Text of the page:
Now add another wild concept, the correlation between the eternal and temporal. Jesus the man lived in a temporal realm; the Second Person of the Trinity lives in an eternal realm. This means He’s above or outside of time. Was the incarnation of Christ communicated to the eternal nature of the Second Person of the Trinity?

At times the Scriptures speak this way, for instance when it describes Jesus as the Lamb slain from the foundation of the world. Huh? How did that happen? Well, it can happen because what happened “in time” with Christ is communicated “outside of time.” This, incidentally, is how our baptisms can be the “place” where we are elect from the foundation of the world, in Christ – that’s when our names were written in the Book of Life. This is also how Hebrews can say the Lord’s works were “finished” at the foundation of the world, yet the declaration of this finishing takes on flesh at the cross, when Christ said, “It is finished.” And clearly in our own lives, we still need finishing! Theologians like to describe this time mystery as the “now not yet” nature of God’s works.

If the incarnation of Christ is communicated to His eternity, was the Person who appeared to the Old Testament saints the incarnate Son of God, whose identity as Jesus Christ was a historical reality yet to be revealed in the fullness of time? When it says God made Adam in His own image, and we know the image of God is Christ, can we take this almost literally, that Adam was shaped in the human form because that’s the form Jesus had?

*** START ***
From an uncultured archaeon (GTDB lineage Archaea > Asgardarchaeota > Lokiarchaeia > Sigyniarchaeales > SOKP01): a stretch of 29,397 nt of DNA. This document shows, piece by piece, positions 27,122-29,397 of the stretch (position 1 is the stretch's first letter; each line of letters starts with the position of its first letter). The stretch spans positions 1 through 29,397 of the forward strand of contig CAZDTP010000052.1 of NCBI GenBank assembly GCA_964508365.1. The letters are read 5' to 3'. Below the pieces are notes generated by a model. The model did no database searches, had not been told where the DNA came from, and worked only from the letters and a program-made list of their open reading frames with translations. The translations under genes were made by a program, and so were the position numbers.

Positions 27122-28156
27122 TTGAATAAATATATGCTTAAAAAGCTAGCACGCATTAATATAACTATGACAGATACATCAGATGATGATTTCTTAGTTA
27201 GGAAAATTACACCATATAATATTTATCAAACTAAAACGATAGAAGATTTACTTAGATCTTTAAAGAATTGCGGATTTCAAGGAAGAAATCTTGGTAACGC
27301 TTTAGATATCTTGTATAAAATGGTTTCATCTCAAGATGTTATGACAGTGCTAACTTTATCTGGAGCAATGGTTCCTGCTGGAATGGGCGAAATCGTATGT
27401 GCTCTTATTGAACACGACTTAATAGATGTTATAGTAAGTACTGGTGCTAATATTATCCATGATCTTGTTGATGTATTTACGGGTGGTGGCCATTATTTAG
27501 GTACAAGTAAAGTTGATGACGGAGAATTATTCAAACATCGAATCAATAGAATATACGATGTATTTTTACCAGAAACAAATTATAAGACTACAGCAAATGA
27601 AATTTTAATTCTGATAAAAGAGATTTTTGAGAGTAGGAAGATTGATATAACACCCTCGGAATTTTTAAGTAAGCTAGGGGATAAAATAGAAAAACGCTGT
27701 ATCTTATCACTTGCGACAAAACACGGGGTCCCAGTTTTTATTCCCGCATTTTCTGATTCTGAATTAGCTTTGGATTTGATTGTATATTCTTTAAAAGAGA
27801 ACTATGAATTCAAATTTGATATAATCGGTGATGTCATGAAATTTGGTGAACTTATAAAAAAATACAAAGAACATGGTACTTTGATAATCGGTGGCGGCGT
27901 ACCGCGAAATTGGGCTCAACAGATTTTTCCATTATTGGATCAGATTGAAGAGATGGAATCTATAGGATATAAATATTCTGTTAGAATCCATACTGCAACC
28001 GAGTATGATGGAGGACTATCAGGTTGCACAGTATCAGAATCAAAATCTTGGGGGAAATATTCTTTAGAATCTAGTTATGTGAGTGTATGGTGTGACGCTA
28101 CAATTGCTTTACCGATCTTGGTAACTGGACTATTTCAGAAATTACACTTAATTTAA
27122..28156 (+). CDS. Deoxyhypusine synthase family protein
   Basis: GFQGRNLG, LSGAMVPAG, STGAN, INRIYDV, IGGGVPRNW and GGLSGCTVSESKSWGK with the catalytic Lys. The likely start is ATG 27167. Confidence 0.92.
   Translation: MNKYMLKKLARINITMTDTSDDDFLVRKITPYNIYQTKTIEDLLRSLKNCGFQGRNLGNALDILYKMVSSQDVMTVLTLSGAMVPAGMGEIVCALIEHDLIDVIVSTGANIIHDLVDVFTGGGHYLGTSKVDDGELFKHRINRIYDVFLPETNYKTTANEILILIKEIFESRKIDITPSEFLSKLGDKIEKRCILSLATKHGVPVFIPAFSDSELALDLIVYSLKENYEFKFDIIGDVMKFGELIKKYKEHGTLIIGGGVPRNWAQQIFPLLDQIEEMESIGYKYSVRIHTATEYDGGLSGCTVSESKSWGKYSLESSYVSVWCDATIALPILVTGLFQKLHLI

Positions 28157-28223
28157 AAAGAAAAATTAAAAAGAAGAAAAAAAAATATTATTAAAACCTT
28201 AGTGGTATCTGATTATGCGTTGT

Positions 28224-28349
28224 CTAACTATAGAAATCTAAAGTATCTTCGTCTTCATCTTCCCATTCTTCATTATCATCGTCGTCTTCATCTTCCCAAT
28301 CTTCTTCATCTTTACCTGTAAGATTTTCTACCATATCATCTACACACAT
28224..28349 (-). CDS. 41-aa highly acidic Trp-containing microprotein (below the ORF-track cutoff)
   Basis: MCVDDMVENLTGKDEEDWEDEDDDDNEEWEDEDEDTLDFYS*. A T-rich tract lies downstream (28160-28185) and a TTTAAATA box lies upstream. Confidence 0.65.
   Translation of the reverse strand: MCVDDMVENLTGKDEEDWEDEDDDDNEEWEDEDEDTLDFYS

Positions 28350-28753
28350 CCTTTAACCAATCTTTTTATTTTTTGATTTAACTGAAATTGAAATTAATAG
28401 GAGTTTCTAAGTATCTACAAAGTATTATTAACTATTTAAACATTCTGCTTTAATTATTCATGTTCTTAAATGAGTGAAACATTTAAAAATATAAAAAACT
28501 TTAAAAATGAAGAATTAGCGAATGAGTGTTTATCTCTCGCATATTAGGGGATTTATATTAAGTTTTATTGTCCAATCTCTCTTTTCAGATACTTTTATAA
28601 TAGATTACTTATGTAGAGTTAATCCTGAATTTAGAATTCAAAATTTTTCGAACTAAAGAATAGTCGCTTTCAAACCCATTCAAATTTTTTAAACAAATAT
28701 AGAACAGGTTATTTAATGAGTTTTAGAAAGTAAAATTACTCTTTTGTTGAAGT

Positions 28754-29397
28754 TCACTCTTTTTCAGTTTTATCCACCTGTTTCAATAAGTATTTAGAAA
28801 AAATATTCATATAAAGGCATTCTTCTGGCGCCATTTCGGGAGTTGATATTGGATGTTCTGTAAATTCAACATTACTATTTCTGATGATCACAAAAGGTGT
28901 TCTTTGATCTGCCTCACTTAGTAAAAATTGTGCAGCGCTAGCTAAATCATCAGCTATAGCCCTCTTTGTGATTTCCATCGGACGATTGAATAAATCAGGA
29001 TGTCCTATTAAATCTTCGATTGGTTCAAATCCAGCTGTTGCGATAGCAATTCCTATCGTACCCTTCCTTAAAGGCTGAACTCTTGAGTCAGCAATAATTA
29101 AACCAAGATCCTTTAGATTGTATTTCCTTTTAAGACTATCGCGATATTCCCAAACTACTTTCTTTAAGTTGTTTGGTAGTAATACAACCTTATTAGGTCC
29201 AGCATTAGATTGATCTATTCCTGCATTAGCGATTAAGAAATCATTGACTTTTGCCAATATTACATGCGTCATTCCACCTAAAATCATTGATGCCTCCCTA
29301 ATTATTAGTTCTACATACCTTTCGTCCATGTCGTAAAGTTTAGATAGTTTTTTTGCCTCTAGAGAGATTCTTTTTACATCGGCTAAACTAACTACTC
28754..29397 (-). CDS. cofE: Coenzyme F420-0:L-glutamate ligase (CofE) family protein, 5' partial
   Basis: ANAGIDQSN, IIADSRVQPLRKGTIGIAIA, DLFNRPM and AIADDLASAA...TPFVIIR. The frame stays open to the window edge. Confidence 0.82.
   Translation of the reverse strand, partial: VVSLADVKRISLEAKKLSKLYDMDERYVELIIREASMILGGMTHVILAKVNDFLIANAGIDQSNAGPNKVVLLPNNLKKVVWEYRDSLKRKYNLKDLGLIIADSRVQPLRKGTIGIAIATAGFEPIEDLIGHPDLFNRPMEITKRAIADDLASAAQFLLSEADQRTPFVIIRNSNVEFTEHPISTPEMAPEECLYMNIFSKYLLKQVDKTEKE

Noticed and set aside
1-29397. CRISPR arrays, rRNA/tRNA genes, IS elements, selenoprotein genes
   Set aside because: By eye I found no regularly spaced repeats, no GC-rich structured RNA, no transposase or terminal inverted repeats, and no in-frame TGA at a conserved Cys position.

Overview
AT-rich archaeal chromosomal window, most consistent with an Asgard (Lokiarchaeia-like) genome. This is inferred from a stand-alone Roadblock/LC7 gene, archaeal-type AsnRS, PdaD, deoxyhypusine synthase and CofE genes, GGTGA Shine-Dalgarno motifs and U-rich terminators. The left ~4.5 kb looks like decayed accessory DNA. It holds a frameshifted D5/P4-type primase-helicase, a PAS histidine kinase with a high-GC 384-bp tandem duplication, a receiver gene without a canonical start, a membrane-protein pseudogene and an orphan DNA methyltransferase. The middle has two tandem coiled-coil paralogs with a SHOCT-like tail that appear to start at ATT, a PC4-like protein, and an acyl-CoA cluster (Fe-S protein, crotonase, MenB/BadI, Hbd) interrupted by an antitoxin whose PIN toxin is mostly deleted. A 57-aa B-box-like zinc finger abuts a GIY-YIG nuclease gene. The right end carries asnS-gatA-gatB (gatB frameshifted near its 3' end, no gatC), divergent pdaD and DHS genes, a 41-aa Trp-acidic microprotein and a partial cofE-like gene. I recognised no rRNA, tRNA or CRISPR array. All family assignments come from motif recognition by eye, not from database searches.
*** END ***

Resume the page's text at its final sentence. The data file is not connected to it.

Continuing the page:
I like this interpretation because it makes Jesus’ life and death foundational to the entire cosmos. Because of our linear view of time we see Jesus as a chapter in the middle of a big book called “The History of the World.” But in God’s time, perhaps there’s more of a chiastic structure – structured like an X – and the middle part is foundational. So, Christ’s life and death are written into the foundational DNA of creation, and indeed, the creation itself works out the Father’s will in Christ Jesus.

This would make sense such passages as these from Hebrews: “[Jesus] learned obedience by the things which He suffered. And having been perfected, He became the author of eternal salvation to all who obey Him…”

Obedience here is the same word used for how the wind and waves obeyed Jesus. You might say it’s the proper posture the fundamental matter of creation must take before God. If one would be worked on by the Lord, he must passively accept being worked on. That’s obedience. Jesus is Lord and God, and He’s also the one who “fills all things in heaven and on earth,” suggesting He’s the embodied creation itself!